Mycobacterium fortuitum is an ubiquitous, environmental and opportunistic organism belonging to rapid growing mycobacteria (RGM), a distinctive subset of non-tuberculous mycobacteria.
It is mainly transmitted by direct inoculation and causes a wide spectrum of clinical syndromes, including skin, bone, soft tissue and disseminated infections, surgical wound infections, catheter-related sepsis and prosthetic device infections. Scientific literature abounds with cases occurred to cancer and immunosuppressed patients, especially in the presence of vascular devices. Hereby we report an event of Mycobacterium fortuitum sepsis and cholangitis, happened to an apparently immunocompetent individual, with no history of neoplasm, nor of immunosuppressive therapy, nor holding a central venous catheter (CVC). The man had previously undergone transitory biliary prosthesis positioning, followed by laparoscopic cholecystectomy; however, investigations on both the endoscopic and surgical equipment, as well as environmental samplings, ruled out a nosocomial infection.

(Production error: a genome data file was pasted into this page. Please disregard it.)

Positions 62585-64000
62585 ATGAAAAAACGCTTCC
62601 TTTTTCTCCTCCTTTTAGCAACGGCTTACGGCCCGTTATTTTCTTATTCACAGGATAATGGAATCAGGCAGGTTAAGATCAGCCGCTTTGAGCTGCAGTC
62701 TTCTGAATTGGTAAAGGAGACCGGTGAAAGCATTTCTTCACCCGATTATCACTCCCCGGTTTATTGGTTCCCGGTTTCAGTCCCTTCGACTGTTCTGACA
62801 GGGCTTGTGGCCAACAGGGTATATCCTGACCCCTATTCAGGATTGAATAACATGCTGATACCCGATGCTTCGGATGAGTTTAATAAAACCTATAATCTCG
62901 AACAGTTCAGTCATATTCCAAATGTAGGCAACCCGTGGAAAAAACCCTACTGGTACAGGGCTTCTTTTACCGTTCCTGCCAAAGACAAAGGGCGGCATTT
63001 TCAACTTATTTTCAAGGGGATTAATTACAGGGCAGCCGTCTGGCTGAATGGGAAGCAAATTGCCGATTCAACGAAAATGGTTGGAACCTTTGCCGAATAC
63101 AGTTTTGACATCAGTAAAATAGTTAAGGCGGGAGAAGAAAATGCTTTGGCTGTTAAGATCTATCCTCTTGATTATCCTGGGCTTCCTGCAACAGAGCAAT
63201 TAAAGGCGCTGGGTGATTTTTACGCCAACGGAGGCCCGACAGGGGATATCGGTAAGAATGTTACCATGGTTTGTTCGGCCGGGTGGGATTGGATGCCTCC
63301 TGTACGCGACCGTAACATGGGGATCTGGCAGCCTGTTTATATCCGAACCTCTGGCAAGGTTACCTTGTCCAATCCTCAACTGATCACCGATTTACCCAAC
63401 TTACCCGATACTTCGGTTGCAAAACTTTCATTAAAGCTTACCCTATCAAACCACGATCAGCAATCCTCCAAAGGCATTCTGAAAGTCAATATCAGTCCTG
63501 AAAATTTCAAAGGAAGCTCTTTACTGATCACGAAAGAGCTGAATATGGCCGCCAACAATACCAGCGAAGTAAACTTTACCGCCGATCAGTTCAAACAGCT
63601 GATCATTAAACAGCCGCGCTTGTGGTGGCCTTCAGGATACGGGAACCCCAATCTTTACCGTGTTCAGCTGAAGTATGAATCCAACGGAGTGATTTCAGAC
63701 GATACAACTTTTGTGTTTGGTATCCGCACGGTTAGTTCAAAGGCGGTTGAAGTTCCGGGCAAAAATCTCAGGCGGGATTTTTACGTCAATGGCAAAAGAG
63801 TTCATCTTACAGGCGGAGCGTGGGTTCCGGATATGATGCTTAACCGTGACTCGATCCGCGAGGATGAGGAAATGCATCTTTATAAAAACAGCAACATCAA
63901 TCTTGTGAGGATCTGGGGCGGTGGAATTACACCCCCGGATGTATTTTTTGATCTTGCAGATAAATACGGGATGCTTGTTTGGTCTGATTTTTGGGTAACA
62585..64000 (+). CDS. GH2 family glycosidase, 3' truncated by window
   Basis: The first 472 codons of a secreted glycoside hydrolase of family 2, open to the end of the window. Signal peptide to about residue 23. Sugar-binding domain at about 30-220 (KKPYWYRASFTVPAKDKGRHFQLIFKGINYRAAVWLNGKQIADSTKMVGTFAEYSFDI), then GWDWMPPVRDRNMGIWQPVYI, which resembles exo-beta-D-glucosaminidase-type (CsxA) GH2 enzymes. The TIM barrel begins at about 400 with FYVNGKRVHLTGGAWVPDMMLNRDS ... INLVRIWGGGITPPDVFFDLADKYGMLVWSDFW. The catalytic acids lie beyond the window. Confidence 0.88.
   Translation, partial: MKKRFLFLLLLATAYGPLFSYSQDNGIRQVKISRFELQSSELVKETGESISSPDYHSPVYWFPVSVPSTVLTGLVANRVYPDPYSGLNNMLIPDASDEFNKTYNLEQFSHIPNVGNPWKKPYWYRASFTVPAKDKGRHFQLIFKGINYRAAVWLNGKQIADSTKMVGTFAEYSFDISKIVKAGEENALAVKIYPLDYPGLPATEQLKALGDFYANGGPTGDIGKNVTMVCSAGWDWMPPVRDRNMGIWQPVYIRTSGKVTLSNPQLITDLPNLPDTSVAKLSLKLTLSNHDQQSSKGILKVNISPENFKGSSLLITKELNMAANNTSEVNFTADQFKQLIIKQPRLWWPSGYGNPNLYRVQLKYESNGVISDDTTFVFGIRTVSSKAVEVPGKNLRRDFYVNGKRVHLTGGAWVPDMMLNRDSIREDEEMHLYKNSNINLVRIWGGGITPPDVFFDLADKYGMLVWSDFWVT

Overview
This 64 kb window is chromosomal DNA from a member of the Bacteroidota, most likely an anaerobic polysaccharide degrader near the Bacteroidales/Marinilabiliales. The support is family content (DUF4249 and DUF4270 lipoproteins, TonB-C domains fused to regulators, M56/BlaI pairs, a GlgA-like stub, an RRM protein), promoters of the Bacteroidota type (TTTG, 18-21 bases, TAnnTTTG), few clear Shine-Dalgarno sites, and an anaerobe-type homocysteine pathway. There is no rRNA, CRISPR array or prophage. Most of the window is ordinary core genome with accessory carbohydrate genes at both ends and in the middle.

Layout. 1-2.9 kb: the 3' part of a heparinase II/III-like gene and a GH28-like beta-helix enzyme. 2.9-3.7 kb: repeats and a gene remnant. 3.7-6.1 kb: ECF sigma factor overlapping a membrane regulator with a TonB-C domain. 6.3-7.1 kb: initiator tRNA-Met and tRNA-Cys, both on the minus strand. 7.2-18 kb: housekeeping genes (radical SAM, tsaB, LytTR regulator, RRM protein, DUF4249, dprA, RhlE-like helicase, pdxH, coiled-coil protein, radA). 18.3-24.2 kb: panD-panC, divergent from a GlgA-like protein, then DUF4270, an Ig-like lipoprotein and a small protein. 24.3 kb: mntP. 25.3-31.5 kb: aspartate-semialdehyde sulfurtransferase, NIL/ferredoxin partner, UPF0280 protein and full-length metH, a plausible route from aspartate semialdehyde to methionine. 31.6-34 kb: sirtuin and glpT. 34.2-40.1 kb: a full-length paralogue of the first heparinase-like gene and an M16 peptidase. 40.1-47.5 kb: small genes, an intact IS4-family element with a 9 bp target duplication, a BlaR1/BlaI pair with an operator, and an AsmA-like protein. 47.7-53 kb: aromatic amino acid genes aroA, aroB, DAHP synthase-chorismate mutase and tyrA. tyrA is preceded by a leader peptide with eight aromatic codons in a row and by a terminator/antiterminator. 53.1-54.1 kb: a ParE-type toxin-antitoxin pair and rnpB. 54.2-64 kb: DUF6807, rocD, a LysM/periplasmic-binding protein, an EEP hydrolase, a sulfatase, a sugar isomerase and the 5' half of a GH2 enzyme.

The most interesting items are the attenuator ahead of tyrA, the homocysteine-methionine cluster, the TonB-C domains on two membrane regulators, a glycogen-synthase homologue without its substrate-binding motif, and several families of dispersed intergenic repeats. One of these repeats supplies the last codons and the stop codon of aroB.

After adequate antibiotic treatment, our patient recovered.

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